lace

A soon-to-be-married old friend contacted me a few months back and asked if I would be into in restyling her mother’s wedding gown from the 70′s for her to wear for her upcoming wedding this summer! I was initially a bit wary of cutting into something so special but decided to go for it and I am so glad I did! The original dress was made by a dressmaker in Baguio City, Philippines, and is made of pineapple fibre organdy and beautiful cotton lace with beads and sequins. I was a little nervous with the mention of pineapple fibre as it was totally foreign to me, but it was very easy to work with. The dress was beautiful but a bit dated in a not-totally-flattering way, so we discussed changing it up a little to suit her better. Before:

She gave me a few ideas of styles she liked (boat/bateau neckline, illusion lace) and let me play around to figure out the right way to restyle the dress. I suggested a low cut lace back and she was all over it. The main body of the dress fit fairly well and didn’t need to be taken in much, but I slimmed it down a bit overall.
The main change was of course the neckline and bodice. After much consideration, I carefully cut out the lace (taken from the sleeves and veil) and pieced it in place. I pinned it atop the original neckline and traced the area to be cut away. From there I added a small seam allowance to be turned in and hand-stitched the edges of the new neck and back lines.
Then the fun part! Putting the new neckline and the strategically shaped lace together as one! Much hand stitching later (to create a seamless transition between the appliqued lace and the dress fabric I used very tiny stitches) we had an illusion neckline! The bateau neck is slightly higher at the back to kind of ‘hug’ the back of her neck. The bride is quite petite (more so than my dress form, and the low back will hit in a tasteful but lovely spot.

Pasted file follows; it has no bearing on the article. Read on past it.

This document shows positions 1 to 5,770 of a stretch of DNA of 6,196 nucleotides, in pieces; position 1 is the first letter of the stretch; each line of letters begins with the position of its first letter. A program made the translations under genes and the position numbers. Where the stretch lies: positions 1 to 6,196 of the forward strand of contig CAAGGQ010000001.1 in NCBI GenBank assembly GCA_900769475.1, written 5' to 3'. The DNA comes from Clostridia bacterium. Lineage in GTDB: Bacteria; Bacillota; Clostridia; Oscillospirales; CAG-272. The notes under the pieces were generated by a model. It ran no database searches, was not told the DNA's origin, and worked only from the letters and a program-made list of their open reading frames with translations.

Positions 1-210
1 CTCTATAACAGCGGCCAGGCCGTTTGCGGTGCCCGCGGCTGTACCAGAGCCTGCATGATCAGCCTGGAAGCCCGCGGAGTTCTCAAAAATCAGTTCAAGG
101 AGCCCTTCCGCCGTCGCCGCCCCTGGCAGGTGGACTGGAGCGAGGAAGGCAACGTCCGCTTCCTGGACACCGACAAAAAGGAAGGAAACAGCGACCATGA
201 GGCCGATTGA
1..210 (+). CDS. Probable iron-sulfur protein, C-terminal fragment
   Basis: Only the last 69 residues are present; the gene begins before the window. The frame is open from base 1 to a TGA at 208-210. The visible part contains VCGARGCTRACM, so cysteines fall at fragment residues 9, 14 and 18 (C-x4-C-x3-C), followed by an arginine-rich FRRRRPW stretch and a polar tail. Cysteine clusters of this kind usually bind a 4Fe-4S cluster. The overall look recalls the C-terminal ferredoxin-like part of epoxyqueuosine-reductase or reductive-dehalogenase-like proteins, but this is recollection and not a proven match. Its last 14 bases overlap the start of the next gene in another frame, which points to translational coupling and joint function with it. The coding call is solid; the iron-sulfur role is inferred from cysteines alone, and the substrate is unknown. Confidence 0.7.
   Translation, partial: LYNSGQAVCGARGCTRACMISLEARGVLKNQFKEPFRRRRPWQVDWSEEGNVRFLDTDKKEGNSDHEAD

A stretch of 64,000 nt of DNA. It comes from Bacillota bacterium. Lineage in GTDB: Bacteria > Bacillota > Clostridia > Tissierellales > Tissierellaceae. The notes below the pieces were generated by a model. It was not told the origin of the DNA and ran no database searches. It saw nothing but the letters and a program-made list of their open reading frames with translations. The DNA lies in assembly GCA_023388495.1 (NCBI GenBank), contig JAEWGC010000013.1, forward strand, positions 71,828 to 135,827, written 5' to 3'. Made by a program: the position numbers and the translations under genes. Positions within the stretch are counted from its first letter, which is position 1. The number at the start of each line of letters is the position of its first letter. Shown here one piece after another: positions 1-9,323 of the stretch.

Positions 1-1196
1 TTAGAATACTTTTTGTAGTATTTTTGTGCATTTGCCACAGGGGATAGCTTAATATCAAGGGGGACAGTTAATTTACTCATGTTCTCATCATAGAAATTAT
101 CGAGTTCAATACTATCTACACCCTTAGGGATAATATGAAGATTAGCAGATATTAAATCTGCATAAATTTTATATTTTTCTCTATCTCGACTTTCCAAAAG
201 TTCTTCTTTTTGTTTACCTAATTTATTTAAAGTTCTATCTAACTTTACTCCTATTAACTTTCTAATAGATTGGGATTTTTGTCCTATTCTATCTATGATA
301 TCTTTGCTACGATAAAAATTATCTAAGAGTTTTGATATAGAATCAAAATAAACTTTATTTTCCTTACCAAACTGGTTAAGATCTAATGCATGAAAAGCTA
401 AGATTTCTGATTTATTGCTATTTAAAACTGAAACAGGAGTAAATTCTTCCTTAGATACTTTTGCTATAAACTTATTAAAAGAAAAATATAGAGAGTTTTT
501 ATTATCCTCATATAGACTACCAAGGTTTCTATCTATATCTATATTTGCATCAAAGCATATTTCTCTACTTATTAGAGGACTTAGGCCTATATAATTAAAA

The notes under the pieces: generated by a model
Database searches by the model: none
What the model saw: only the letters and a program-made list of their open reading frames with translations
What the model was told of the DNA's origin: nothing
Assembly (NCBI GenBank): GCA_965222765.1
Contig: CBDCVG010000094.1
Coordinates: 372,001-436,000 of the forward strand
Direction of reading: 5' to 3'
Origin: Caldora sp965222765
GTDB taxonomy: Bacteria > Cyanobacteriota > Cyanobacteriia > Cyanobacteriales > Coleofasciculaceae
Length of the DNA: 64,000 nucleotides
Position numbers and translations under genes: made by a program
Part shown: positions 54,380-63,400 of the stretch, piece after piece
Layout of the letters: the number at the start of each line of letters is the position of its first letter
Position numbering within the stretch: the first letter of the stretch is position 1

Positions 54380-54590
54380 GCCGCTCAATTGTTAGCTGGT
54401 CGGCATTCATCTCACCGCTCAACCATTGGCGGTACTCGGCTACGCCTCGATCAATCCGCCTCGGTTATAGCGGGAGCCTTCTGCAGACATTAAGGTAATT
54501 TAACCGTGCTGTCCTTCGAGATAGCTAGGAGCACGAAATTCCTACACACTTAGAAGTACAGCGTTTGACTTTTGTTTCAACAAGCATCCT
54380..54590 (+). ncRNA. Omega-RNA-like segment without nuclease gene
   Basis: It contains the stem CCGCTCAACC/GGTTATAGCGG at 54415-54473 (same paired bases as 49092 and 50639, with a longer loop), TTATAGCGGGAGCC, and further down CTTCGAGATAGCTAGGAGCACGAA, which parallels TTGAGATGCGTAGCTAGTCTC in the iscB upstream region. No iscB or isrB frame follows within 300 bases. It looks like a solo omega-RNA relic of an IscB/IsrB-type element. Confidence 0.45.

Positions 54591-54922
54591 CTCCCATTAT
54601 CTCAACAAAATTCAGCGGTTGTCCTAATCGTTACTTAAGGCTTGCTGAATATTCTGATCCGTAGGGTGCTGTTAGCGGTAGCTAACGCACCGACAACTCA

After:

I am so happy with how this turned out and very inspired to push my limits further!

After the lace was cut for the wedding dress, we realized we had some left over and decided to make a second dress, for her to wear to the reception, which would incorporate the extra lace. I happened to have some lovely cream silk shantung in my collection, so from that I cut a very simple retro 60′s sheath, with bateau neck and V-back. The leftover lace was shaped into an obi belt which fastens with hooks and eyes at centre back.

Overall a very rewarding and great project! Bride and mother-of-the-bride are very pleased with the result! Feels great to be trusted with such a beautiful heirloom item. I preserved large seam allowances in the “new” wedding dress for future alteration possibilty, just in case she wants to hand it down again one day…

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Let me preface this by saying that this is my first post to date! I’ve been sewing for a couple of years and this was actually the first dress I ever sewed.